‘Roseanne’: Why the Show Did a Good Job Tackling Islamophobia
Roseanne Barr has never been afraid to take on a tough topic. That was true when her show, Roseanne, was first hitting the airwaves on ABC back in the late 1980s and it’s still true today. The original run of Roseanne featured hot-button topics such as racism, homophobia, birth control, and more. But in the reboot, Barr has chosen to focus more on the politcal climate of 2018 and issues that would naturally be faced by the blue collar Conners.
That came to a head in the seventh episode of Season 10, titled “Go Cubs.” Roseanne has new neighbors that she can’t help but be suspicious about. While that may seem pretty true to her character on its own, there is a twist — her neighbors are Muslims. Let’s take a look at why we think Roseanne did an excellent job in dealing with this sensitive topic, even if not everyone totally agrees.
The history of dealing with racism
In the seventh season of Roseanne, the show tackled racism in the episode “White Men Can’t Kiss.” D.J. didn’t want to kiss a girl, Geena, during a school play because she was black. That led Roseanne to scold the boy, spouting a series of memorable lines and seemingly bridging a race gap in the working class at the time.
“Black people are just like us,” said Roseanne in the episode. “They’re every bit as good as us, and any people that don’t think so are just a bunch of banjo-picking, cousin-dating, barefoot embarrassments to respectable white trash like us!”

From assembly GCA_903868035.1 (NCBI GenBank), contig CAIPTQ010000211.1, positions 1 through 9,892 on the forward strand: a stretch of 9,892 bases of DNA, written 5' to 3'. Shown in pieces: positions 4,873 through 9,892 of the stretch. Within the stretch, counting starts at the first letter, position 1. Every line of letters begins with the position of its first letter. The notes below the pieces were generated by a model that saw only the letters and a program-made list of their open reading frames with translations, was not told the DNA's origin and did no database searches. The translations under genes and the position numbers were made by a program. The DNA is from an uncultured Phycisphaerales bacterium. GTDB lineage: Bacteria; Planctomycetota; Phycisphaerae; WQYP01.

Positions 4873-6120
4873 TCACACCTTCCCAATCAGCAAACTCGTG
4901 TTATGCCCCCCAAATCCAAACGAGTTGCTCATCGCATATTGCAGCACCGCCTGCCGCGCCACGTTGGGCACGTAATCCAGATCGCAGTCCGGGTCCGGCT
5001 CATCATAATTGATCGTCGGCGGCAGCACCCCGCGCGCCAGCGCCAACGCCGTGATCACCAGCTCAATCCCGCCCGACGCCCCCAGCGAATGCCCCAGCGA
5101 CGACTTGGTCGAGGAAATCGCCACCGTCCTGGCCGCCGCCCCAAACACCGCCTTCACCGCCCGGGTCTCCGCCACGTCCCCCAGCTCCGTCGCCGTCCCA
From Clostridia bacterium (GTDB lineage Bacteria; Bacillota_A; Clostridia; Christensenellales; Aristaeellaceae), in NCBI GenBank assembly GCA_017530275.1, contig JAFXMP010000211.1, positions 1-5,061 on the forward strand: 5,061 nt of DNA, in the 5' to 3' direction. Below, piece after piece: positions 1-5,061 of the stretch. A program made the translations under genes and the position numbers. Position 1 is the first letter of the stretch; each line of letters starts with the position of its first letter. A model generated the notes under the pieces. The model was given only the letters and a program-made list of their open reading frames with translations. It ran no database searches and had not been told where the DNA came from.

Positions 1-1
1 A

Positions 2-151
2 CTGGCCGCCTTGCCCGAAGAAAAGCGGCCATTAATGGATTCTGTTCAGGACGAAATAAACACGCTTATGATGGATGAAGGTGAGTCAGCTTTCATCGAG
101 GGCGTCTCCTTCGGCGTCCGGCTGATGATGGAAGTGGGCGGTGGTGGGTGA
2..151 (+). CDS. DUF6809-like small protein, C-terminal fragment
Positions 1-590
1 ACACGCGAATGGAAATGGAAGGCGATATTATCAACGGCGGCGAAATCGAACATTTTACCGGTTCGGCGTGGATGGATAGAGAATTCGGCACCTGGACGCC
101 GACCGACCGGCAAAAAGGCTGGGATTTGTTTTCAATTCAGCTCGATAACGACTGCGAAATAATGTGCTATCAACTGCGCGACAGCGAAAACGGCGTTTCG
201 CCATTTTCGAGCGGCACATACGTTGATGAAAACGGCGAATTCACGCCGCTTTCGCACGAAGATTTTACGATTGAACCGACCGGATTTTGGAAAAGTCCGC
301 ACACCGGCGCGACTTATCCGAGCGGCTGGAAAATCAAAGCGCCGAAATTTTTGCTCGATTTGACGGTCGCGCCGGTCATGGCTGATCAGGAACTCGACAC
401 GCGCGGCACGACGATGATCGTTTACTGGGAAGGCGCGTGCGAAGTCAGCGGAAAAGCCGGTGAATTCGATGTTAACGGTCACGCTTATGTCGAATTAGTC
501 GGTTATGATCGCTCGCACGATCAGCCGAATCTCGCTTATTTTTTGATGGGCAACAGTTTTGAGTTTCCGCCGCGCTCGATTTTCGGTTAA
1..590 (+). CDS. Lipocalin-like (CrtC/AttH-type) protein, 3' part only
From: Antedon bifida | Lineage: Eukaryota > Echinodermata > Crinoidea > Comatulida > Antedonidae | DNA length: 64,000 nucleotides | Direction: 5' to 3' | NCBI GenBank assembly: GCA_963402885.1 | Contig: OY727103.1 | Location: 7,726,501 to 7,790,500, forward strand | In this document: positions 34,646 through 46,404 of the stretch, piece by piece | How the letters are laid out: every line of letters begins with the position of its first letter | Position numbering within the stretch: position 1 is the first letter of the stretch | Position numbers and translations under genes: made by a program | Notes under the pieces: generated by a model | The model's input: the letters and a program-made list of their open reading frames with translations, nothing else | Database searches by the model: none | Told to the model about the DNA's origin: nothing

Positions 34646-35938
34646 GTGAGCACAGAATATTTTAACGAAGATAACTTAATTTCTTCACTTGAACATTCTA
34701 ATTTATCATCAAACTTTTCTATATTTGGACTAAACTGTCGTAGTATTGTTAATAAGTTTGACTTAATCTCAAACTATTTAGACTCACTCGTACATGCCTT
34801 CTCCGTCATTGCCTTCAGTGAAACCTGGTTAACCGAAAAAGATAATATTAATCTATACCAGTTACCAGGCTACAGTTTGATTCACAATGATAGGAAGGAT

Of course, it wouldn’t be Roseanne without the nuance. The show finished with her becoming scared that Geena’s father came to speak to her at the diner, having to wonder if her feelings were because he was a man showing up unannounced or if it was because of his skin color. Interestingly enough, it appears that D.J. ended up marrying Geena and having a daughter, Mary, with her.
Next: Taking on Islamophobia
Tackling a touchy subject in 2018
That leads us into the episode in question, which starts by Roseanne spying on her new neighbors. There are some early jokes, first that they had too much fertilizer in their yard. Later, Jackie gets in a dig about Fox News and the heavy slant of their coverage. For his part, Dan sees nothing wrong with his new neighbors.
“They’re probably just regular folks who want to make a home here,” he said. “They painted their fence, they put in a new mailbox. They have an American flag, for God’s sake.”
As the episode moves on, D.J. leaves Mary to stay the night with his parents but informs Roseanne that she has a Skype call with her mother (who is in Afghanistan) at 2:00 am. And just as they’re about to do the call late that night, Roseanne’s WiFi goes out. Their only option is to go to their neighbors — the one’s that Roseanne refers to as “the terrorists” — and ask for their WiFi password.